She first showed me a Liniker song, Louise du Brésil, early in our friendship. From then on Liniker’s Cru became a constant soundtrack to my time in France. I walked to my French school in the morning and took long train rides and danced with friends and stared at my ceiling all to Cru’s three songs.
The cadence of Zero was a wave I let carry me again and again, the gentleness of the trombone a familiar croon. This will always be the song that transfixes me instantly, that melts my surroundings like honey, summoning red wine and the nighttime sky.
Louise du Brésil was for sunshine and dancing. It was my first Liniker song, and a joyous one— when I hear it I remember sipping sangria at noon on a Spanish train, I remember Ana spinning in my kitchen and putting jewels on my lash line and us laughing, laughing, laughing.
Caeu was the groovy one, a bit harder to pin down. It would swirl in the space around me, so rich it was almost visible, as if I could trace the notes with my finger and spy the percussive beats like sparkles in the air.
These three songs were there for me through joy and sadness. They accompanied me from Nice and Barcelona to Rome and Amsterdam. Liniker followed me through seasons, literally and metaphorically, and yet I never knew what she was singing.
But then again, I didn’t need to speak Portuguese to know. My heart understood enough. There’s something exquisite about listening to songs in foreign languages because—provided the singer is expressive—you naturally fill in the lyrics yourself.
Comprehension of the song comes from a deeper place that words might normally interfere with accessing. It comes from the nuance of the melody, a tremble in the voice, a smile you hear in the way words are formed. And it goes without saying that Liniker is one of those expressive singers. Her voice holds elation and tenderness and melancholy, it is pensive and then filled with longing, sometimes all in the same song.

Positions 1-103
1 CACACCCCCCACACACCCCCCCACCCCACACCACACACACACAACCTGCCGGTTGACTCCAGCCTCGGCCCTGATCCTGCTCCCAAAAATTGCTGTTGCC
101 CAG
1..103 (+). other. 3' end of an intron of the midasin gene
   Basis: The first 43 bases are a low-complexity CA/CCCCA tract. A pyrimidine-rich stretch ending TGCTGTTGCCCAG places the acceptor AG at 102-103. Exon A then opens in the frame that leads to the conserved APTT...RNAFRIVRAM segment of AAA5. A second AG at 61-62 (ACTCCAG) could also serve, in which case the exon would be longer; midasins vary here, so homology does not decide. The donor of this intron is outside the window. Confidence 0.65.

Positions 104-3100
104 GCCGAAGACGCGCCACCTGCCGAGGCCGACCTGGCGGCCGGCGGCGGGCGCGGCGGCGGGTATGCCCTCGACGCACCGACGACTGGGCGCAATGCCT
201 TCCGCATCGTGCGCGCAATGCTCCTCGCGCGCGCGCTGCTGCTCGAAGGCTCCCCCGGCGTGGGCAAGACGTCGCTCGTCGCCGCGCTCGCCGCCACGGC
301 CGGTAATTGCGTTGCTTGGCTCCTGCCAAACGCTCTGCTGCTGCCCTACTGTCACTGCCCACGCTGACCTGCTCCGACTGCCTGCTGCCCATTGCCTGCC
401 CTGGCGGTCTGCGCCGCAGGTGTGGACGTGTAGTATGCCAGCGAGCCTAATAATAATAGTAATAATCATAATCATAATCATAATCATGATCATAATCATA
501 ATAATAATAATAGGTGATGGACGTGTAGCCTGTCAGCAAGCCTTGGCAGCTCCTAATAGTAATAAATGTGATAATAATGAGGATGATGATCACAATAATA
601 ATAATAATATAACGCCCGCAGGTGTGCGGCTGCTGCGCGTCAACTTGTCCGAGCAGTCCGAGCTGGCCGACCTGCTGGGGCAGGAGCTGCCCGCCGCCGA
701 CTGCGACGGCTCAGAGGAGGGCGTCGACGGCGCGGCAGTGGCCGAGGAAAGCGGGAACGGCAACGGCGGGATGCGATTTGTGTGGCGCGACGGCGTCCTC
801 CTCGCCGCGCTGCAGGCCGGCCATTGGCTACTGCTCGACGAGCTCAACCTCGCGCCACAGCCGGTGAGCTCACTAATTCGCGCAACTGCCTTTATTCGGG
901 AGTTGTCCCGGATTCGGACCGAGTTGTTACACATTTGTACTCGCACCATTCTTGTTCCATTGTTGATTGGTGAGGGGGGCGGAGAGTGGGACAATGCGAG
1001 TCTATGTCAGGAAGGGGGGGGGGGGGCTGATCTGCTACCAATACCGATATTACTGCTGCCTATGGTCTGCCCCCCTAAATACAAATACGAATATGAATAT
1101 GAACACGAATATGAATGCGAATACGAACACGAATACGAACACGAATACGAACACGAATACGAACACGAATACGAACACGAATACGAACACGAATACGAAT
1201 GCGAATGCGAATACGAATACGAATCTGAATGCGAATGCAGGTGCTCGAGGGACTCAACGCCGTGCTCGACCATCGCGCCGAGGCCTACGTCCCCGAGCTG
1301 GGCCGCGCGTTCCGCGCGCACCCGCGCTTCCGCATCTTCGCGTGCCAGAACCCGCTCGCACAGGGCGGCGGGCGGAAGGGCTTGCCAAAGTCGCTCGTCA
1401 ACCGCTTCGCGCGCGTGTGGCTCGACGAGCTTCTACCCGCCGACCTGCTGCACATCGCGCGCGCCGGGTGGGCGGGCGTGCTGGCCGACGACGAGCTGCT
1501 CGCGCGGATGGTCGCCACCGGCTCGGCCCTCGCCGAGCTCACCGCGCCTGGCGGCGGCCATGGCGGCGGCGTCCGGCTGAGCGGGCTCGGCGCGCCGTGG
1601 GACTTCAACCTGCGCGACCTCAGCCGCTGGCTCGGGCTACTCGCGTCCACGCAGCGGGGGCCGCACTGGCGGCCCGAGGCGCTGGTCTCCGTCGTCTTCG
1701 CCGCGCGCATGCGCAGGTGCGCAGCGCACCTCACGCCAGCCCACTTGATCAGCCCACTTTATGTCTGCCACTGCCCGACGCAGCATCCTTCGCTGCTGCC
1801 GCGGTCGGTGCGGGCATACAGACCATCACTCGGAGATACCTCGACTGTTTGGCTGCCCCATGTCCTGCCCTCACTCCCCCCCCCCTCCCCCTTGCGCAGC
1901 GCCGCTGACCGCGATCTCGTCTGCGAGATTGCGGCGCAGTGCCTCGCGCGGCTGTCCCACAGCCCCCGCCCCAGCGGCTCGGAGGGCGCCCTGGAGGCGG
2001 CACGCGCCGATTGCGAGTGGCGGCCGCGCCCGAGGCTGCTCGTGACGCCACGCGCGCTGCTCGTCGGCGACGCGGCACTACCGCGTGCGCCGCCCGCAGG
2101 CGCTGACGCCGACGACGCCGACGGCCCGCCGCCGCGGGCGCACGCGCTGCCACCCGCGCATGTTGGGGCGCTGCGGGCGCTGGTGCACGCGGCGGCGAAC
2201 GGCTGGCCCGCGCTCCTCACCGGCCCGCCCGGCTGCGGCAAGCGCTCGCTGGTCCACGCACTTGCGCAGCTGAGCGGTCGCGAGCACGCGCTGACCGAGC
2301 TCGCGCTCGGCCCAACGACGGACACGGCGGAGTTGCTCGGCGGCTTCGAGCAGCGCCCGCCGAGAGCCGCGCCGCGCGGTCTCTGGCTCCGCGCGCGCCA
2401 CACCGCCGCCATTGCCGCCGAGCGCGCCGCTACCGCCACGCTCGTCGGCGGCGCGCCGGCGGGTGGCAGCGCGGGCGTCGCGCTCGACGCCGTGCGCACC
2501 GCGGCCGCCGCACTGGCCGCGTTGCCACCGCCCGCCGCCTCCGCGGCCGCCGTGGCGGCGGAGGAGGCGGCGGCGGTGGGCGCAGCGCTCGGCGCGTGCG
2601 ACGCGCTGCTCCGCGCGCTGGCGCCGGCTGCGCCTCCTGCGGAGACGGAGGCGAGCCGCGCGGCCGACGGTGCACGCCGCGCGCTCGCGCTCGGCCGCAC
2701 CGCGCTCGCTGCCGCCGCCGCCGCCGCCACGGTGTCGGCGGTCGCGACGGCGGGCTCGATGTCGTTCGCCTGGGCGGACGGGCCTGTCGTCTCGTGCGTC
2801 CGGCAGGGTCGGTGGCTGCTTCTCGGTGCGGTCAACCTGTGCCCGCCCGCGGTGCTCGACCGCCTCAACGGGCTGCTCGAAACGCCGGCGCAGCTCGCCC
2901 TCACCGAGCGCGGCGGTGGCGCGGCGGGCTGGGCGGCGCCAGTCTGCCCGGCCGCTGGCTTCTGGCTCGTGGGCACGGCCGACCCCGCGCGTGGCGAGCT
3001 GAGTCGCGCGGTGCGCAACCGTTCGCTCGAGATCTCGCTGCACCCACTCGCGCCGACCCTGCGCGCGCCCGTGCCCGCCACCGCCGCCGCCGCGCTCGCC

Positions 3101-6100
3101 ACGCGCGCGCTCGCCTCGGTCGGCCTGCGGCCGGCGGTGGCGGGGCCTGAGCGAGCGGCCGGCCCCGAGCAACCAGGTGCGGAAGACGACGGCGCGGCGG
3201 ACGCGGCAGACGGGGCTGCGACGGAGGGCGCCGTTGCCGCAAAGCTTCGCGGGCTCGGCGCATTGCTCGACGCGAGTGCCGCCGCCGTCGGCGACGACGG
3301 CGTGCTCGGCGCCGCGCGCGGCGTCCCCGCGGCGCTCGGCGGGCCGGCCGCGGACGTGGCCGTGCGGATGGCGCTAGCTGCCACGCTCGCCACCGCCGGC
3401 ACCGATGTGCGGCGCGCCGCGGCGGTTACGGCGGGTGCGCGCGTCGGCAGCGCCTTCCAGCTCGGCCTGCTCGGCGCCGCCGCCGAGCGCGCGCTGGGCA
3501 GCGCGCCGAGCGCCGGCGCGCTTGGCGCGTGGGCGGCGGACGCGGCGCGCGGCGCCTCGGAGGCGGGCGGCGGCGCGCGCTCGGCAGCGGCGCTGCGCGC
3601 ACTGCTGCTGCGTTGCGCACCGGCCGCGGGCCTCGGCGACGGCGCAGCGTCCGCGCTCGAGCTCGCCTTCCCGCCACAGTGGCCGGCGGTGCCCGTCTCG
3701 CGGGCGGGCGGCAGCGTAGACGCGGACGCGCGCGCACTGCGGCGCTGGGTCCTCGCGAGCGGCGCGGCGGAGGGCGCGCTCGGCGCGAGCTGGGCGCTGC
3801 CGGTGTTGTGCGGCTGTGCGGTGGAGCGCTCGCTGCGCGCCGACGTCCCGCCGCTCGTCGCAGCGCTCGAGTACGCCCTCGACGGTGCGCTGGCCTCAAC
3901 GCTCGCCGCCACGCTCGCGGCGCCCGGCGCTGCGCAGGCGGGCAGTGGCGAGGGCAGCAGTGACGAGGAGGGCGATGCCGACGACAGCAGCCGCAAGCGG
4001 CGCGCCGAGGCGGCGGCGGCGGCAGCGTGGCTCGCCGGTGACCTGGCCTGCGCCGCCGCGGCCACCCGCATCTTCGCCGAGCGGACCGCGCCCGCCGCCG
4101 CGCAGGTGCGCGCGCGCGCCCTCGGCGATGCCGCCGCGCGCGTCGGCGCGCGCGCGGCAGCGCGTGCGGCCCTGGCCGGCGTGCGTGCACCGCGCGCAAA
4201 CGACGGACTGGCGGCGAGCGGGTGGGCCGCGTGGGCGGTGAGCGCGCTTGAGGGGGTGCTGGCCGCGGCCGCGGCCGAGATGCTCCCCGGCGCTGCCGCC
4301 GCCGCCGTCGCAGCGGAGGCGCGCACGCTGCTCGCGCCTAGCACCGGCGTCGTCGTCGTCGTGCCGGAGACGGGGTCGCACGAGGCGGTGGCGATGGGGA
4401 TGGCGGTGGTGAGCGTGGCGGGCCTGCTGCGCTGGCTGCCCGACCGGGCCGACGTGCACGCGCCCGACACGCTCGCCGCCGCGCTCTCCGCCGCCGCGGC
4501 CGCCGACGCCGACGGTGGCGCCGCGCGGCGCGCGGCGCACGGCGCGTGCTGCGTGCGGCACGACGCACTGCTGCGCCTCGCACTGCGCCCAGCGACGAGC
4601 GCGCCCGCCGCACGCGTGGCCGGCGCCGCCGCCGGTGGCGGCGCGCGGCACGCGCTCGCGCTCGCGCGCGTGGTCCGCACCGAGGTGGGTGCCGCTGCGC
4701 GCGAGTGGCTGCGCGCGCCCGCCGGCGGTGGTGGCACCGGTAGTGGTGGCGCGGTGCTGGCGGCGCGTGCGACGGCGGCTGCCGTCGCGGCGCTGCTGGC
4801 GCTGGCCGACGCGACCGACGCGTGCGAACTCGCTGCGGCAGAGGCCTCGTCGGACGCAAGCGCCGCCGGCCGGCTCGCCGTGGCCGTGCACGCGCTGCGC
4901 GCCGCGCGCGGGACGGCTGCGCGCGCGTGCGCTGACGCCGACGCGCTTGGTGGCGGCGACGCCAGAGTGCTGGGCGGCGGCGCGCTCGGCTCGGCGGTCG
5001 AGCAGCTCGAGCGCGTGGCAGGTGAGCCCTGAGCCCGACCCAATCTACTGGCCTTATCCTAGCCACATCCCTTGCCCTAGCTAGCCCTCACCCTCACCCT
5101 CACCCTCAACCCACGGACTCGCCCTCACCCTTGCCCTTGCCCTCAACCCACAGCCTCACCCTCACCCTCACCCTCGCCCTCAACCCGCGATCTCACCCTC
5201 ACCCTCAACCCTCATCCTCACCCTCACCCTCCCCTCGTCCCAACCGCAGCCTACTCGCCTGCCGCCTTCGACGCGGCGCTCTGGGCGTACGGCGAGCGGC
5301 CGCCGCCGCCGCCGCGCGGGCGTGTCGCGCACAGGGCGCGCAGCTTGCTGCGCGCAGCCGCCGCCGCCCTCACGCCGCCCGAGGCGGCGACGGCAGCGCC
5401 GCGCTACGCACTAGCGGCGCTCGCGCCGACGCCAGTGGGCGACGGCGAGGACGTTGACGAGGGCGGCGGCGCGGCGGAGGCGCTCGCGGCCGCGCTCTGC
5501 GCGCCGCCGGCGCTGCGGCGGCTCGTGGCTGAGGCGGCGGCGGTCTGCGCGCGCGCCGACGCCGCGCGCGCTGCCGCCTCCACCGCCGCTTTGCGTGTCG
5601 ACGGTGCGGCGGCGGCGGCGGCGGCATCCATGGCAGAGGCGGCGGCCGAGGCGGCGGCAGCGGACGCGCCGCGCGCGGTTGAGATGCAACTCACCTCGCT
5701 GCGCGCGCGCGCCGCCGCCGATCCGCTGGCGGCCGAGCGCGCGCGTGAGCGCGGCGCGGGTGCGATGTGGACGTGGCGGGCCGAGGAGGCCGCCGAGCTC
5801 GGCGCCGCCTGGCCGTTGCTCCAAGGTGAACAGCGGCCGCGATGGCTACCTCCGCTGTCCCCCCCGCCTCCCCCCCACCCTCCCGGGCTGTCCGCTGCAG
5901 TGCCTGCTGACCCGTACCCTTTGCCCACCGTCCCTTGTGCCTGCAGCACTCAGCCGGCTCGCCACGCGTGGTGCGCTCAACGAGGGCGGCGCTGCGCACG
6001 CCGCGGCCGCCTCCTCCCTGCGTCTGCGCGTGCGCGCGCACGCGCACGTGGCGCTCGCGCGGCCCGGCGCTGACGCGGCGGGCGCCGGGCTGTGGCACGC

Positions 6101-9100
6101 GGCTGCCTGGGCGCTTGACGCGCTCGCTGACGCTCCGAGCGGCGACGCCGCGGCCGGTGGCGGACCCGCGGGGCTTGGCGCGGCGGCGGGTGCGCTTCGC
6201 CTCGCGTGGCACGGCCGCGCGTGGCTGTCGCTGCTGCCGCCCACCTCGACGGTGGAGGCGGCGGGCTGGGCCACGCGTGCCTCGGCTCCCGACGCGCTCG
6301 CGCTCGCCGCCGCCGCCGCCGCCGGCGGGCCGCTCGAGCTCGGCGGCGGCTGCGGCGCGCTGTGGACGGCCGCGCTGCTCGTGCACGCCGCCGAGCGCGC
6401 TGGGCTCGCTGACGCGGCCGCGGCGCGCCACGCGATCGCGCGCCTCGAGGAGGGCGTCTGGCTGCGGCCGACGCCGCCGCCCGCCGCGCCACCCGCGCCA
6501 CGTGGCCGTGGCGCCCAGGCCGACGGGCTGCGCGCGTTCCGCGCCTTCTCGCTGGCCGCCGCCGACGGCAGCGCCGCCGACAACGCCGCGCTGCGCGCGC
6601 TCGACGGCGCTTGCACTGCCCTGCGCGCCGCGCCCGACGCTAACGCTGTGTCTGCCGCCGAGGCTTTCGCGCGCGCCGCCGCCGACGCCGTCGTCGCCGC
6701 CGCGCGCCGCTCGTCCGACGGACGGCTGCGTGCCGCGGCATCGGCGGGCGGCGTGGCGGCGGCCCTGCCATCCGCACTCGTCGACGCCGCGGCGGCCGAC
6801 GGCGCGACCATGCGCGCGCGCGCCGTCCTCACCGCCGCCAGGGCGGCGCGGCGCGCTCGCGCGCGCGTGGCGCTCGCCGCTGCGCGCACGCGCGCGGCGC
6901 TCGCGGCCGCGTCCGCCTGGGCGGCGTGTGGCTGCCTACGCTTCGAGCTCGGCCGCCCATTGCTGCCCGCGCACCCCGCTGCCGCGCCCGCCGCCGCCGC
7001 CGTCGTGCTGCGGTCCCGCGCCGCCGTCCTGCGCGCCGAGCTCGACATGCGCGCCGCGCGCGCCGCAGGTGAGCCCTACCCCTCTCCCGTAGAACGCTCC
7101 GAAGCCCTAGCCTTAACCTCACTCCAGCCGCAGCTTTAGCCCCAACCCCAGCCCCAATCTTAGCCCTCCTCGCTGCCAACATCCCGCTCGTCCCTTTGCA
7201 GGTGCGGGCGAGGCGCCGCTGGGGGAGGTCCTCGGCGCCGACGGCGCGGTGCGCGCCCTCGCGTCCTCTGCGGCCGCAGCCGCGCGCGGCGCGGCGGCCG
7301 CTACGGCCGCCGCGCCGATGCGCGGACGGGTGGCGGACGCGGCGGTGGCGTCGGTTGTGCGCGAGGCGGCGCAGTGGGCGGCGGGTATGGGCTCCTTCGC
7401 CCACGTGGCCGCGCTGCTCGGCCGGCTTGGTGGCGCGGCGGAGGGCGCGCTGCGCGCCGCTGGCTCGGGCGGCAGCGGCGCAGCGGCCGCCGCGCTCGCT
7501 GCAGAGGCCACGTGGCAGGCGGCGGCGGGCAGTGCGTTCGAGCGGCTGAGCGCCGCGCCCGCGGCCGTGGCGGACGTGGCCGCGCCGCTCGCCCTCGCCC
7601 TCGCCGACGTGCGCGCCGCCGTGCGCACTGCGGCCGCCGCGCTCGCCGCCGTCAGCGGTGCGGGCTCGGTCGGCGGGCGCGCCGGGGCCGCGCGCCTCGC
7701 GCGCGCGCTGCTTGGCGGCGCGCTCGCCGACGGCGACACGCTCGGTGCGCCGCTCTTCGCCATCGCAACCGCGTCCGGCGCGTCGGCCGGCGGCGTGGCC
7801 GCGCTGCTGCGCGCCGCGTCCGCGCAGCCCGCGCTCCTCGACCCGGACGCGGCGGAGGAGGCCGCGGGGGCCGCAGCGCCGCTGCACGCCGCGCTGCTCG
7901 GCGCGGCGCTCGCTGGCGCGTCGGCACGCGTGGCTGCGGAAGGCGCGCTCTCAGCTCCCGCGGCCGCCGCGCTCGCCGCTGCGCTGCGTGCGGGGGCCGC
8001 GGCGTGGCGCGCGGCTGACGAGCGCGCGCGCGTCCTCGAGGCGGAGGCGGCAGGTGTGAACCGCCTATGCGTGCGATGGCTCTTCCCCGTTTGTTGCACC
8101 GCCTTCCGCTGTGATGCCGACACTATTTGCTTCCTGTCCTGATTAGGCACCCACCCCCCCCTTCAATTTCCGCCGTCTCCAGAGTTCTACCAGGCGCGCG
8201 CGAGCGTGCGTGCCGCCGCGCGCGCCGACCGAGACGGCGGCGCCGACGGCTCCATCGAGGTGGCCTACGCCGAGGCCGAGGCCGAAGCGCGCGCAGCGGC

While I moved to France to learn French and immerse myself in French culture, I also found myself learning about Brazilian culture— through Ana and the Brazilian friends I met through her, but also through a Brazilian woman I became close to while taking my host kids to tennis. We’d talk for hours, sharing tea, talking about being expats, and she would tell me about her family and life and home back in Brasilia; I’d go to her place and while the kids played together I’d eat her homemade carrot cake and try pao de queijo and feel completely at home.
And in this way Liniker came to encapsulate the significance Brazil suddenly had for me, a country that before France I had only experienced culturally through açai bowls and Sergio Mendes’ Mas Que Nada. Liniker’s music represents this unexpected love for another culture and people that I found while wrapping myself in la vie of France.
Ana taught me this Portuguese word, saudade. It means longing, nostalgia, missing something and yearning to get back to it. It is bittersweet because by holding the thing you miss close you keep it present, even if the remembering is a bit sad. But it is also a reminder to value things, to be grateful for what you have now, to watch the sunset— to enjoy the song.
Now that I have left France I experience saudade all the time. And while there are many French songs that take me back to ma vie en France, Liniker’s music will always be reserved for the certain Brazilian component of that time in my life. It will bring to mind beautiful friendships and long conversations over sweets and the countryside rolling by from a train window. No matter the song, her music makes my heart fuller for having listened to it, and that’s a sentiment that needs no translation.